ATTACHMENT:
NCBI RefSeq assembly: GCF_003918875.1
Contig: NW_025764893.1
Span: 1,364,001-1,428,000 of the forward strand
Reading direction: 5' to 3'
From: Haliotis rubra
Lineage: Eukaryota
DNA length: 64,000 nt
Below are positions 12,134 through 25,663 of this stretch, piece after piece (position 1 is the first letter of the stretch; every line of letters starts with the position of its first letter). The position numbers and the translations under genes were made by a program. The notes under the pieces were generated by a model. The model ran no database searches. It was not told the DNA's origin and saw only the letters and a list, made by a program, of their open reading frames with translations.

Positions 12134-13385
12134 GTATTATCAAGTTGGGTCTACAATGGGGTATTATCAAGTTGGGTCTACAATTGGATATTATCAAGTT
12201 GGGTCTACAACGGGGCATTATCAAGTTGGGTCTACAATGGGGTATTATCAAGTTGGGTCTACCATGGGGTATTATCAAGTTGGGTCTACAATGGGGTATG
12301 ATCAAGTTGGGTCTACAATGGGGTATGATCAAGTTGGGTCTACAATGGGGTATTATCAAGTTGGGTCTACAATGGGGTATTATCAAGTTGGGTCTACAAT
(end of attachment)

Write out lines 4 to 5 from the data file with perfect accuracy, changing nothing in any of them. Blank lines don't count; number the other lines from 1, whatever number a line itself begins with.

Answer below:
Reading direction: 5' to 3'
From: Haliotis rubra